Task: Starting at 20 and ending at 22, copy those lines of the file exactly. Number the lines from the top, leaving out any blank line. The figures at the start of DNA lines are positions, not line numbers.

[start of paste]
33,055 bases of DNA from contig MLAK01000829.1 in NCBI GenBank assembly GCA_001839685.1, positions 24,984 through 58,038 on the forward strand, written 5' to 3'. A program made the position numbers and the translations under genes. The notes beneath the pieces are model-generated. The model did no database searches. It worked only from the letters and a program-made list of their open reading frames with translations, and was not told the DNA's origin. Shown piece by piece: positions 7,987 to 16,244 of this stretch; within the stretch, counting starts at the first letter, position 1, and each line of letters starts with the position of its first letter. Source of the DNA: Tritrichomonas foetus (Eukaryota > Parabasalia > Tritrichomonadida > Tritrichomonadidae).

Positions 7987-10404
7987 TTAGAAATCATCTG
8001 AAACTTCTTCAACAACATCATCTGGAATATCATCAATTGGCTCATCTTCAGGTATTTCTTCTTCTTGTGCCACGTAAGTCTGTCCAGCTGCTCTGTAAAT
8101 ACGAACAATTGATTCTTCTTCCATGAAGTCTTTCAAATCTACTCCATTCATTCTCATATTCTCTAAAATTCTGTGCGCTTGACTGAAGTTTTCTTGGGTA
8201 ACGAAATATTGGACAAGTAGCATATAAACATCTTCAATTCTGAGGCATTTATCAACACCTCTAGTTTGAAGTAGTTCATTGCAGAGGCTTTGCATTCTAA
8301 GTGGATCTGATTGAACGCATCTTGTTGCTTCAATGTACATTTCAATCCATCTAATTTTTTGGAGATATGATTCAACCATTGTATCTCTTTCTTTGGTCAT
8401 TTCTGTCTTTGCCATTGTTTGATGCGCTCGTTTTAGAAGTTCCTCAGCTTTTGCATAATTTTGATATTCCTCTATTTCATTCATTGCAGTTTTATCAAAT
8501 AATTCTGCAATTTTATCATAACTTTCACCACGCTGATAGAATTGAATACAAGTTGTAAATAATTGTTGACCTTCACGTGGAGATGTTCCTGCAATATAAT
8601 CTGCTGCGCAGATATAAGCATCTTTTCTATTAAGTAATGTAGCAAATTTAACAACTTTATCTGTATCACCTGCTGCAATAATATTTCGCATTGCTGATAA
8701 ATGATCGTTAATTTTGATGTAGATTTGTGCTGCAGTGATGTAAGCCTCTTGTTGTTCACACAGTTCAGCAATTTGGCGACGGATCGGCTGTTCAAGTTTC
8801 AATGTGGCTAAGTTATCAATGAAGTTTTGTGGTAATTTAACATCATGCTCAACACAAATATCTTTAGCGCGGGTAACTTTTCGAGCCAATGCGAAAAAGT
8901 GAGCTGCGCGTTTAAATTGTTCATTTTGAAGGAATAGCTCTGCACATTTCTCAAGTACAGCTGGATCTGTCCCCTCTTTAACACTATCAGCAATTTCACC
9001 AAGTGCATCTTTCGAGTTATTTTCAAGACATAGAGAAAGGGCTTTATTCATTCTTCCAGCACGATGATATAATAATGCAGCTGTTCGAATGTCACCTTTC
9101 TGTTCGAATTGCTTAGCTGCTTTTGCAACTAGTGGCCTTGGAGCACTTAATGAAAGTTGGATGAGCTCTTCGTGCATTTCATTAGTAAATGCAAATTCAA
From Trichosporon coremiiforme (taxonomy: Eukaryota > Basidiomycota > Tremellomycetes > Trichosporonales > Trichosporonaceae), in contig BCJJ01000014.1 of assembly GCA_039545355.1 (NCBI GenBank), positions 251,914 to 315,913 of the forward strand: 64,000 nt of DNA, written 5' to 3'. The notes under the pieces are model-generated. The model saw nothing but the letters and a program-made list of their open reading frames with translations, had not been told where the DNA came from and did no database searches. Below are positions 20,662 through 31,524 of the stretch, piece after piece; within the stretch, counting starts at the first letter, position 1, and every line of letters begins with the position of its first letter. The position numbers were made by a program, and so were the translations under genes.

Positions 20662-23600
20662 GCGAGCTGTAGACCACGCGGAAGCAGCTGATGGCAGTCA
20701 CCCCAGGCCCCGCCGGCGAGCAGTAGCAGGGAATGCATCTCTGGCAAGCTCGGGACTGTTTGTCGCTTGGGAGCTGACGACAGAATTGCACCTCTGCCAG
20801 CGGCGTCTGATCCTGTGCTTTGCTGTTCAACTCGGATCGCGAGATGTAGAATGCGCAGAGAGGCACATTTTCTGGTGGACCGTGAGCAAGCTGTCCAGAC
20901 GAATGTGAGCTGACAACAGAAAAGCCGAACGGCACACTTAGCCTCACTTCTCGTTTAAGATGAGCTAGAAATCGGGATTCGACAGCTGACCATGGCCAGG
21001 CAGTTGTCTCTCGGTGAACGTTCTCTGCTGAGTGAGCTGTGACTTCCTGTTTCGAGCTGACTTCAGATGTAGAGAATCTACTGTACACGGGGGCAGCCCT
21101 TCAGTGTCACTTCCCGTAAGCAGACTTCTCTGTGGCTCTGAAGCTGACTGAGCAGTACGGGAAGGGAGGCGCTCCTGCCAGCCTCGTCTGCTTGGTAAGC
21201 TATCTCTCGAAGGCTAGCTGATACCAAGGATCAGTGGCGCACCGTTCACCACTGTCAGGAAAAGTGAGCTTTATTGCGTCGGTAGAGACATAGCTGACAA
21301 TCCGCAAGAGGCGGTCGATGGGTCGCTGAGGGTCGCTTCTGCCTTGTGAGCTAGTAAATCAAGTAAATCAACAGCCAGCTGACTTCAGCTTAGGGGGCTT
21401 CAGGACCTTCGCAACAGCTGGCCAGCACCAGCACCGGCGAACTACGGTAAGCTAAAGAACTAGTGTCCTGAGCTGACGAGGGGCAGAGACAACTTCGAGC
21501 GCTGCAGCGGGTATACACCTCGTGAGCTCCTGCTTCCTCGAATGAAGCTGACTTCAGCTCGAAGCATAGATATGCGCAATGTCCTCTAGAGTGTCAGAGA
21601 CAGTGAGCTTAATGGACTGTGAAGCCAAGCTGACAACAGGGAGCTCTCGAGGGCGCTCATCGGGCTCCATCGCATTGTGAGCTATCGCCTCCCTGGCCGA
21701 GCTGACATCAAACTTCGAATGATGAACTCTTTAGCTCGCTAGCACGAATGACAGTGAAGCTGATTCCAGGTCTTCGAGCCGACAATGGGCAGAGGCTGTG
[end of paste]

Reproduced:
20801 CGGCGTCTGATCCTGTGCTTTGCTGTTCAACTCGGATCGCGAGATGTAGAATGCGCAGAGAGGCACATTTTCTGGTGGACCGTGAGCAAGCTGTCCAGAC
20901 GAATGTGAGCTGACAACAGAAAAGCCGAACGGCACACTTAGCCTCACTTCTCGTTTAAGATGAGCTAGAAATCGGGATTCGACAGCTGACCATGGCCAGG
21001 CAGTTGTCTCTCGGTGAACGTTCTCTGCTGAGTGAGCTGTGACTTCCTGTTTCGAGCTGACTTCAGATGTAGAGAATCTACTGTACACGGGGGCAGCCCT